# Appendix C Reference (Base) model validation criteria

A review of reference (base) model validation techniques will be undertaken during subsequent Stage of the ATAP update. This will include the recommendation of fit-for-purpose statistics to use for model validation. This review will include investigation of the MAD% and MAWD% statistics amongst others.

In the meantime, the following criteria should be used to validate the Reference (Base) model to ensure that modelled results are consistent with observed data (i.e. traffic counts and travel times). If the criteria are met (or if not met, and there is sufficient confidence that the transport model is still fit-for-purpose), the Reference (Base) model is considered adequate for predicting the present and is fit-for-purpose for forecasting.

Ideally, the observed data should be the most recently available traffic counts and travel times.

• For each time period, produce a map of the transport network showing modelled and observed link flows and the differences between them. The totals should be summarised for available screenlines. These plots are used to check modelled and observed flows by geographic area and level of flow.
• As a guide, a reasonable error tolerance for hourly flows on individual links is approximately ±20 per cent. A major link is considered to be one that carries at least 15•000 vehicles per day in one direction. In the case of screenlines, an acceptable error tolerance is ±10 per cent.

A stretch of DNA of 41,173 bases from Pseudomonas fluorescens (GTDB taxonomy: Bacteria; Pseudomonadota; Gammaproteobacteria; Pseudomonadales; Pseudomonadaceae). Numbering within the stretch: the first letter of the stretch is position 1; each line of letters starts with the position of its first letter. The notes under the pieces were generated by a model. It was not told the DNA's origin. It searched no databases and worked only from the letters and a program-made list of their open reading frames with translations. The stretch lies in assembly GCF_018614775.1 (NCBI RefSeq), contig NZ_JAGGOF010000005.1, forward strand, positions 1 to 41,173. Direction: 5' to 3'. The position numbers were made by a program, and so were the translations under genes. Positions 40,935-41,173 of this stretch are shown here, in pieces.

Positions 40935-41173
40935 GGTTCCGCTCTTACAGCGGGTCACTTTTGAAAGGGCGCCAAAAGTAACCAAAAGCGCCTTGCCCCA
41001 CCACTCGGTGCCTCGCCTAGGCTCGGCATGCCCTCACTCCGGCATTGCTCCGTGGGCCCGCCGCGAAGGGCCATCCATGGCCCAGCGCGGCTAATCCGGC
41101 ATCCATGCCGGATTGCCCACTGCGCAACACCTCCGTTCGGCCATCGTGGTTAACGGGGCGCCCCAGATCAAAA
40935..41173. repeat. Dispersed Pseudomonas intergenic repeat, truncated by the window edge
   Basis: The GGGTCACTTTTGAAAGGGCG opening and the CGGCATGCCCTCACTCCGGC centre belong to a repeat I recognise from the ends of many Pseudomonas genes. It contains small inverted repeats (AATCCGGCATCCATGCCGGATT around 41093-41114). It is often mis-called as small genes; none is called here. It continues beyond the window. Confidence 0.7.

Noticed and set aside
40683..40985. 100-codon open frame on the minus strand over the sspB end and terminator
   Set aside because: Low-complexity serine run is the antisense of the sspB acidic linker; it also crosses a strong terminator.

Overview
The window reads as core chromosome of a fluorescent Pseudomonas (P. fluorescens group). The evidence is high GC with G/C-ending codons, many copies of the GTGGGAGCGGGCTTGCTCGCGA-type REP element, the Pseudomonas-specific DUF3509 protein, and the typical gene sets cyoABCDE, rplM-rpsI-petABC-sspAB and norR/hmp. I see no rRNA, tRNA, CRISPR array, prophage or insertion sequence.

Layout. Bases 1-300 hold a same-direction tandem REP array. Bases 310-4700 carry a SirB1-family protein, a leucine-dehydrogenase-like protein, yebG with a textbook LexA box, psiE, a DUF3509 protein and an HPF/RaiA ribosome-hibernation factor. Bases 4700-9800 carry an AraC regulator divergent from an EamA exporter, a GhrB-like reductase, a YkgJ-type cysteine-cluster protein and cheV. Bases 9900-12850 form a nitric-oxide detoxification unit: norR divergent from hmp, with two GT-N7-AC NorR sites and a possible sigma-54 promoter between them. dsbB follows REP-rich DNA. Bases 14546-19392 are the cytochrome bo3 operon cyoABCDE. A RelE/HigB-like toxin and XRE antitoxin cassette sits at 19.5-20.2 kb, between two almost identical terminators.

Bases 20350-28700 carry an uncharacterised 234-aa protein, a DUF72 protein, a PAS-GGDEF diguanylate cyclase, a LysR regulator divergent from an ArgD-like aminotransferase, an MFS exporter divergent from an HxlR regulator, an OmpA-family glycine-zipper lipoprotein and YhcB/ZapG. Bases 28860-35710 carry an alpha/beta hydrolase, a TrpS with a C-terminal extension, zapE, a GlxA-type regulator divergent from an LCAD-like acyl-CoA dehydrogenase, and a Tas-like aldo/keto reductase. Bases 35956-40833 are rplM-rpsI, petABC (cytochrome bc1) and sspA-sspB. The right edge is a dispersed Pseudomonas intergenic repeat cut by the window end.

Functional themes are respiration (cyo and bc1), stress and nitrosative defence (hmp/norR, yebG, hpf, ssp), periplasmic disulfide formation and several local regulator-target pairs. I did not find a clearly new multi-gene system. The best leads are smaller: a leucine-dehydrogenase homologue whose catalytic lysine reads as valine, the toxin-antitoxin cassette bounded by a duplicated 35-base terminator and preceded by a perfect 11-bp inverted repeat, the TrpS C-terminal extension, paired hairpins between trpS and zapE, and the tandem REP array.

• Scatter plot of modelled and observed flows
• Produce an XY scatter plot of modelled versus observed flows for:
• screenlines
• Superimpose the y=x line on each plot. Report on the R2 for each plot.
• GEH statistic

$G E H = ( v 2 - v 1 ) 2 0.5 ( v 1 + v 2 )$

where V1 = modelled flow (in vehicles/hour) and V2 = observed flow (in vehicles/hour).

• Percentage root mean square error (RMSE)
• The RMSE applies to the entire network and has the following formulation:

$R M S E = ( v 1 - v 2 ) 2 C - 1 ∑ v 2 C × 100$

where:

V1 = modelled flow (in vehicles/hour)

V2 = observed flow (in vehicles/hour)

C = number of count locations in set.

## Travel times

Provide a comparison of modelled and observed travel times as an XY scatter plot for each time period modelled. The scatter plot should also include the 95 per cent confidence limits for the modelled data. More specifically, modelled versus observed distance against time can be plotted for individual travel time routes.

## Assignment convergence

Provide evidence of assignment convergence by detailing the:

• Type of assignment (equilibrium, volume averaging, incremental)
• Convergence achieved at the final iteration and the number of iterations required in achieving convergence
• Percentage change in total generalised user cost in the final iteration
• Proportion of links with flows changing <5%
• Normalised gap δ: this is the flow-weighted difference between current total costs and the costs incurred if all traffic could use the minimum cost routes – should be less than 1%.